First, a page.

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Choriocapillaris flow features and choroidal vasculature in the fellow eyes of patients with acute central serous chorioretinopathy

  • Cheolmin Yun
  • Jungah Huh
  • So Min Ahn
  • Boram Lee
  • Jee Taek Kim
  • Soon-Young Hwang
  • Seong-Woo Kim
  • Jaeryung OhEmail author
Retinal Disorders
  • 142 Downloads

Abstract

Purpose

The purpose of the study is to investigate the characteristics of choriocapillaris flow based on the underlying choroidal vasculature in fellow eyes with central serous chorioretinopathy (CSC).

Methods

We included 57 patients with CSC and normal controls. Characteristics of choriocapillaris flow were evaluated using swept-source optical coherence tomography (OCT) angiography. We divided the choroidal layer into the vascular and stromal beds according to the choroid vessels on en-face OCT images. We compared the flow void area and mean vascular density of the choriocapillaris according to the underlying choroidal beds in the CSC and control group.

Results

The mean vascular density of the choriocapillaris in the CSC group was not different from that of the control group (P = 0.289). The flow void area was more frequently found in the CSC group (59.6%) than in the control group (29.8%, P = 0.002). The presence of the flow void area in the CSC group was associated with greater macular choroidal thickness (P = 0.004). In the CSC group, the mean flow void area and ratio of the choriocapillaris over the vascular bed were larger than those over the stromal bed (all P < 0.001).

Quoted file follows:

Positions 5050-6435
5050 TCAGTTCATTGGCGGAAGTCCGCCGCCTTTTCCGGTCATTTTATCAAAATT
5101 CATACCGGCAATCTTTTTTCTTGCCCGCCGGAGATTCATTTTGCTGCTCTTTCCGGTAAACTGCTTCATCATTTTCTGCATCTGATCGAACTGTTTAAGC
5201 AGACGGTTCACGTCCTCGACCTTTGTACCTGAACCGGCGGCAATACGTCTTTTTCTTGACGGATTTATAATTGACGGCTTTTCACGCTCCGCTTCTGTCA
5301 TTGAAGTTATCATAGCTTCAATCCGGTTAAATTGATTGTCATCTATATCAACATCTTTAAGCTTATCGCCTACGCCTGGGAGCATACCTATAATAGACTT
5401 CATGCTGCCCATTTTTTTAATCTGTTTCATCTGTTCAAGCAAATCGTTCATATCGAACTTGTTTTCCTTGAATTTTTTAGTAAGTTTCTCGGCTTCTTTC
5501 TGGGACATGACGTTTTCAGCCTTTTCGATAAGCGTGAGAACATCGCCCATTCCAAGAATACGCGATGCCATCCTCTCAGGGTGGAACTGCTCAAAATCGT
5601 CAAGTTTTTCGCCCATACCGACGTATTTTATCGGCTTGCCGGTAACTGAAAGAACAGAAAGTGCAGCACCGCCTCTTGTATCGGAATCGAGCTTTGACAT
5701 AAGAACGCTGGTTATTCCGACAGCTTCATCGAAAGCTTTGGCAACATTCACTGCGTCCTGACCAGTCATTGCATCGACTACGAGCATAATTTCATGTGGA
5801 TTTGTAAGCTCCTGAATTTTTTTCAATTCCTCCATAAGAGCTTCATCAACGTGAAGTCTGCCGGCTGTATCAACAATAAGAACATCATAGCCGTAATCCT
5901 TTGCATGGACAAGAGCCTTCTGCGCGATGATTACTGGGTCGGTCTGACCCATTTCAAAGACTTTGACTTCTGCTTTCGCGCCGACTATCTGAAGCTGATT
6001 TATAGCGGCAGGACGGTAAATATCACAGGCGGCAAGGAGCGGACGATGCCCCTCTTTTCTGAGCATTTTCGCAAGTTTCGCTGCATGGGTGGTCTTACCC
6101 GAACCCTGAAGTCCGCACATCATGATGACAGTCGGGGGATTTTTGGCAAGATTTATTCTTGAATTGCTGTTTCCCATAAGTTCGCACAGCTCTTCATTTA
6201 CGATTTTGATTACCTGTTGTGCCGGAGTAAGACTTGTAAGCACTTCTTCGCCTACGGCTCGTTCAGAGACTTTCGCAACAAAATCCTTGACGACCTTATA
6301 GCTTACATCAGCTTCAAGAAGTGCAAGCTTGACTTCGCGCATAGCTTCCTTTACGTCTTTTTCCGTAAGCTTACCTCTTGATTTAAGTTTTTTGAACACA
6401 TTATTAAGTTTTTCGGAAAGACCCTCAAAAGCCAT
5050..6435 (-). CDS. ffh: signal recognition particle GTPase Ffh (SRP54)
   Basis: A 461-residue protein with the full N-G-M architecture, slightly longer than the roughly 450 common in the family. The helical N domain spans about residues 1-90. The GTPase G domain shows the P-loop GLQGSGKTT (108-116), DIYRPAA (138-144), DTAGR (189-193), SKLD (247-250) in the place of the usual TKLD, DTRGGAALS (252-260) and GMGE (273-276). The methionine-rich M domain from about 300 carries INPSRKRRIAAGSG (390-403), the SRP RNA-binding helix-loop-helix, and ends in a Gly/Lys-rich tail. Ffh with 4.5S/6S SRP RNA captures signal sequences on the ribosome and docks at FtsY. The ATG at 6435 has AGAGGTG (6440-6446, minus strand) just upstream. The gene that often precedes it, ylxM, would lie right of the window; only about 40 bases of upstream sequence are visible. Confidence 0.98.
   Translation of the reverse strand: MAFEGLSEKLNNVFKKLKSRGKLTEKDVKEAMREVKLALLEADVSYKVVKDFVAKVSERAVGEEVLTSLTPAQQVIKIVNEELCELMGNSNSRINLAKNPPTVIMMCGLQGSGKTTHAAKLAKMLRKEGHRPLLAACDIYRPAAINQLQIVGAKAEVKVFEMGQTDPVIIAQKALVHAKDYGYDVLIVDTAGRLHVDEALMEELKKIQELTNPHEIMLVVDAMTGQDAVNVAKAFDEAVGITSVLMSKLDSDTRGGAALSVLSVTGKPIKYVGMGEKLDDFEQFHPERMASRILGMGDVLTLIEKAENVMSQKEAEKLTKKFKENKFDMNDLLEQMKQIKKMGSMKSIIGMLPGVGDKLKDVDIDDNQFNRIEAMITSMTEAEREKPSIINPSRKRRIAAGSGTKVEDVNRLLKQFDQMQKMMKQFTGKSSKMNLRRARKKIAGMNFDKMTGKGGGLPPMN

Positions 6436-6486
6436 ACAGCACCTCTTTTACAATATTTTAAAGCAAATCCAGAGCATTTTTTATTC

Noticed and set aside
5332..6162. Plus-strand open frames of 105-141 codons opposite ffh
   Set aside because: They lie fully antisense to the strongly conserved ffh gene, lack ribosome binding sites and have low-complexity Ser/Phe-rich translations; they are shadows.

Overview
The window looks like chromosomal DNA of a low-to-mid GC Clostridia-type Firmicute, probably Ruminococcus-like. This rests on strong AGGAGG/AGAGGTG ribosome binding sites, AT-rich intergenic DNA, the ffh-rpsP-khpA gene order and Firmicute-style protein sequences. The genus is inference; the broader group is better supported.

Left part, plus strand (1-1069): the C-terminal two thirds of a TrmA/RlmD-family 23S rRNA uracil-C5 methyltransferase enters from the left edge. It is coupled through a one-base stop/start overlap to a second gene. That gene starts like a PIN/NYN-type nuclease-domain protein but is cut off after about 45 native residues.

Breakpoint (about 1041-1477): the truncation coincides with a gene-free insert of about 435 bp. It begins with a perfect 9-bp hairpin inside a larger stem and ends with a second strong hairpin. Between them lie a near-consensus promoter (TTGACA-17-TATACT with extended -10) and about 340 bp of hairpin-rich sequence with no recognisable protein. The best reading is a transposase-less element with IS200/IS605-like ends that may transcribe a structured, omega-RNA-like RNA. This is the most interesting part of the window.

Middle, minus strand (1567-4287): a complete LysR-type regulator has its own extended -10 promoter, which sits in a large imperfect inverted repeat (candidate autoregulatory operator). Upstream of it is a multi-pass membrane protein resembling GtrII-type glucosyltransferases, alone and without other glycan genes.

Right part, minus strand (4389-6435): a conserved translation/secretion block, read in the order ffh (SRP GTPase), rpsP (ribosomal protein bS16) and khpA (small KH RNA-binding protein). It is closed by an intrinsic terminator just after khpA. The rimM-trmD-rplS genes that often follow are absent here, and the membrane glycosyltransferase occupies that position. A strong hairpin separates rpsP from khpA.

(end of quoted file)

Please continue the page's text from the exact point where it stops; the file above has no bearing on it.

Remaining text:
Conclusions

The location of the flow void area of the choriocapillaris was associated with the distribution of the underlying choroidal vessels. This suggests that the underlying choroidal vessels may affect choriocapillaris perfusion in pachychoroid eyes.

Keywords

Central serous chorioretinopathy Optical coherence tomography angiography Choriocapillaris Pachychoroid 

Notes

Funding information

This study was funded by Korea University (grant number K1609751).

Compliance with ethical standards

Conflict of interest

J.O. is a consultant of Topcon Corporation. Other authors certify that they have no affiliations with or involvement in any organization or entity with any financial interest (such as honoraria; educational grants; participation in speakers’ bureaus; membership, employment, consultancies, stock ownership, or other equity interest; and expert testimony or patent-licensing arrangements) or non-financial interest (such as personal or professional relationships, affiliations, knowledge, or beliefs) in the subject matter or materials discussed in this manuscript.

Ethical approval

All procedures performed in studies involving human participants were in accordance with the ethical standards of the institutional and/or national research committee and with the 1964 Helsinki declaration and its later amendments or comparable ethical standards. For this type of study, formal consent is not required.

Supplementary material

417_2018_4179_MOESM1_ESM.docx (23 kb)
ESM 1 (DOCX 23 kb)
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Supplementary Figure 1

(PNG 17973 kb)

417_2018_4179_MOESM2_ESM.tif (26.6 mb)
High resolution image (TIF 27200 kb)

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Copyright information

© Springer-Verlag GmbH Germany, part of Springer Nature 2018

Authors and Affiliations

  • Cheolmin Yun
    • 1
  • Jungah Huh
    • 1
  • So Min Ahn
    • 1
  • Boram Lee
    • 1
  • Jee Taek Kim
    • 2
  • Soon-Young Hwang
    • 3
  • Seong-Woo Kim
    • 1
  • Jaeryung Oh
    • 1
    Email author
  1. 1.Department of OphthalmologyKorea University College of MedicineSeoulSouth Korea
  2. 2.Department of OphthalmologyChung-Ang University College of MedicineSeoulSouth Korea
  3. 3.Department of BiostatisticsKorea University College of MedicineSeoulSouth Korea

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